Cisco pushes for fault resilient IP networks
Get a GRIP on yourself
Cisco Systems unveiled plans today to make IP networks based on its technology more resilient from failure.
Globally Resilient IP (GRIP), which is geared to assisting recovery in the shortest possible time from a network failure, consists of a series of enhanced features to Cisco's IOS software platform.
Cisco is trying to build greater resiliency into network protocols that, together with best practice more generally, make IP networks more suitable for demanding business-critical applications, such as Internet telephony and storage. With GRIP, service providers can meet more stringent service level agreements and increase their revenues for services, according to Cisco.
GRIP consists of four components: Resilient Routing, Resilient Connectivity, Resilient Multiprotocol Label Switching (MPLS) and Resilient IP Services.
Resilient Routing includes enhancements to improve unicast and multicast IP routing.
Features called Non-stop Forwarding (NSF) and Stateful Switchover (SSO), combine to allow continuous operation in the event of route processor interruptions by continuing to forward packets on the last-known routes. Neighbouring routers do not have to update their routing tables when these features are invoked, resulting in increased network stability.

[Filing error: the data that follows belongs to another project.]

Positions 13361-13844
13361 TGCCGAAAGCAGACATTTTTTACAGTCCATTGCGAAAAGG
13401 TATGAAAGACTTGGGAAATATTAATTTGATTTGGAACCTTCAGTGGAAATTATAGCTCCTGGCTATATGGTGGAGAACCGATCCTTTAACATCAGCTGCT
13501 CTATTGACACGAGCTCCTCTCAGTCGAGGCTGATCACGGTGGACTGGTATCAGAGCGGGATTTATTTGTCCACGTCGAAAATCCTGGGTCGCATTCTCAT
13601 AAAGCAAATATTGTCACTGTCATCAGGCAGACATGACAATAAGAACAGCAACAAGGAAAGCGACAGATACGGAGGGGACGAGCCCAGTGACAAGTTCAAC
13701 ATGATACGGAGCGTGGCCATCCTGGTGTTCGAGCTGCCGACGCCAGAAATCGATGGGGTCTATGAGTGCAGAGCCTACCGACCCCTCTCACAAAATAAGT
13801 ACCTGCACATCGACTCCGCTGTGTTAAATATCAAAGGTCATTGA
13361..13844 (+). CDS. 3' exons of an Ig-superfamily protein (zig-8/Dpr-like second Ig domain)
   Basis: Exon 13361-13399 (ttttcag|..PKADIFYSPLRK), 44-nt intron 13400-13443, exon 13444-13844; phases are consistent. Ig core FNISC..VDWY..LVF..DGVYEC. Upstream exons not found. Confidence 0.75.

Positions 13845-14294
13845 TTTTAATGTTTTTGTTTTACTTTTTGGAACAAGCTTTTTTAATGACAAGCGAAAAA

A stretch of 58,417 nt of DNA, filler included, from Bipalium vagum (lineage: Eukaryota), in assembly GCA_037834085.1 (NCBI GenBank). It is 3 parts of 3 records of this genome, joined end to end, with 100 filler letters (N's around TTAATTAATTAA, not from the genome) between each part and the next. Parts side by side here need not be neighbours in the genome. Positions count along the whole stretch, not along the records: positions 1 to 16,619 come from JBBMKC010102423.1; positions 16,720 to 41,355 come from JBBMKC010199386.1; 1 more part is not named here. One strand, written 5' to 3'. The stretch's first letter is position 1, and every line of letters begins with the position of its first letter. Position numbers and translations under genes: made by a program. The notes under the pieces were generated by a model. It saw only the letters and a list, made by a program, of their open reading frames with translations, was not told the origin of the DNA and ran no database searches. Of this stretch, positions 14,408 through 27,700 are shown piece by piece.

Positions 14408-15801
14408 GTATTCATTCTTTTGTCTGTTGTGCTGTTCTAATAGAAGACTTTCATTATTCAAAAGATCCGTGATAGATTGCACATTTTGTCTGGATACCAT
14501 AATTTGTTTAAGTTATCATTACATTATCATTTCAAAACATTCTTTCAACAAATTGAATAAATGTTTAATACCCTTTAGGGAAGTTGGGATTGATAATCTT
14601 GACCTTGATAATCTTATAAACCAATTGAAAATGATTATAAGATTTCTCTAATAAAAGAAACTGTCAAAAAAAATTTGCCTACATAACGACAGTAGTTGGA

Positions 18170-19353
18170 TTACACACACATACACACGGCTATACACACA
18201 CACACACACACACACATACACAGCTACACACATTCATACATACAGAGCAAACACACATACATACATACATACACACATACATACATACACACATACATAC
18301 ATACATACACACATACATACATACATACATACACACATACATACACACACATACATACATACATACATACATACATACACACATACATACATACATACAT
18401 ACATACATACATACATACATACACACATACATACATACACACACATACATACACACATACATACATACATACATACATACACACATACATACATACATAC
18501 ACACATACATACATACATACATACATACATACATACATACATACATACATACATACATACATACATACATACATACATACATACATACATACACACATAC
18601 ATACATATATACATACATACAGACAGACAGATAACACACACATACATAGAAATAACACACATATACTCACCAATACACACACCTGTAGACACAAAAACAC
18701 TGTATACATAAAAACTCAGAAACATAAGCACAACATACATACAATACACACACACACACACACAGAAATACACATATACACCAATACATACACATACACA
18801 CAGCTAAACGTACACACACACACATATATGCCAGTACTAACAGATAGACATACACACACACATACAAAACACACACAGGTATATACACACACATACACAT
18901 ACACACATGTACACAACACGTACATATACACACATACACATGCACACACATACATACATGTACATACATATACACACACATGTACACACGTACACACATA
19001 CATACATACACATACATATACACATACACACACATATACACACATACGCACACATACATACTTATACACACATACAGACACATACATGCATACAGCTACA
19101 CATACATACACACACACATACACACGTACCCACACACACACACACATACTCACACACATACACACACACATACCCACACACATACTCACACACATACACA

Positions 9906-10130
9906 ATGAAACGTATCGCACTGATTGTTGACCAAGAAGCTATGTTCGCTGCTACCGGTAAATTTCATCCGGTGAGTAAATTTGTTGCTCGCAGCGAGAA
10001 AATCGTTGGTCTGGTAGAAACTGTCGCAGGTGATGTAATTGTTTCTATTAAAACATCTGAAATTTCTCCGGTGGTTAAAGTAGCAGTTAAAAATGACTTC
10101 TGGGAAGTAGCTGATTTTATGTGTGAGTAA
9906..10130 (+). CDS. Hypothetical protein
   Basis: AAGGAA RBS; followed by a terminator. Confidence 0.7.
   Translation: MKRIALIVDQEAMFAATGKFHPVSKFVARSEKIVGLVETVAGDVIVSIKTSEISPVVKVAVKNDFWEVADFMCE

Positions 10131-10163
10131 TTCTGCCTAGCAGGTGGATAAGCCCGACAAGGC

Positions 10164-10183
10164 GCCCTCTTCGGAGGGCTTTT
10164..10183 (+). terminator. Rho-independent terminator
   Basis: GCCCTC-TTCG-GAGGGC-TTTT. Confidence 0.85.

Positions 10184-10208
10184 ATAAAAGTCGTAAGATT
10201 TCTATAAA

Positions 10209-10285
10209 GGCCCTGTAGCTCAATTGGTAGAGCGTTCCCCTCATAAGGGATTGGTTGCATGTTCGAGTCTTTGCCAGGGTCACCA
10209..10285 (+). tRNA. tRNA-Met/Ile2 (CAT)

Resilient Connectivity extends stateful failover to essential Layer 2 connection (switching) information for fast recovery in the event of a failure.
For service provider backbones, Resilient MPLS incorporates Fast Reroute traffic engineering, which guards against link or router failures and helps enable recovery in less than 50 milliseconds.
IP Services resilience maintains session state for key protocols such as IPsec and Network Address Translation across redundant routers, improving fault tolerance for applications using these protocols in the event of a router failure.
Gateway Load Balancing Protocol, which was developed by Cisco, load balances IP traffic across multiple routers in the enterprise backbone, thus improving network efficiency. This allows companies to get away from setting up standby routers in back-up mode with unutilised WAN links, Cisco reckons.
Cisco Globally Resilient IP functionality is available for Cisco 12000, 10000 and 7500 Series Internet Routers as a standard Cisco IOS software upgrade in June. Cisco plans to deliver additional resilient IP technologies and expand support across its portfolio over time. ®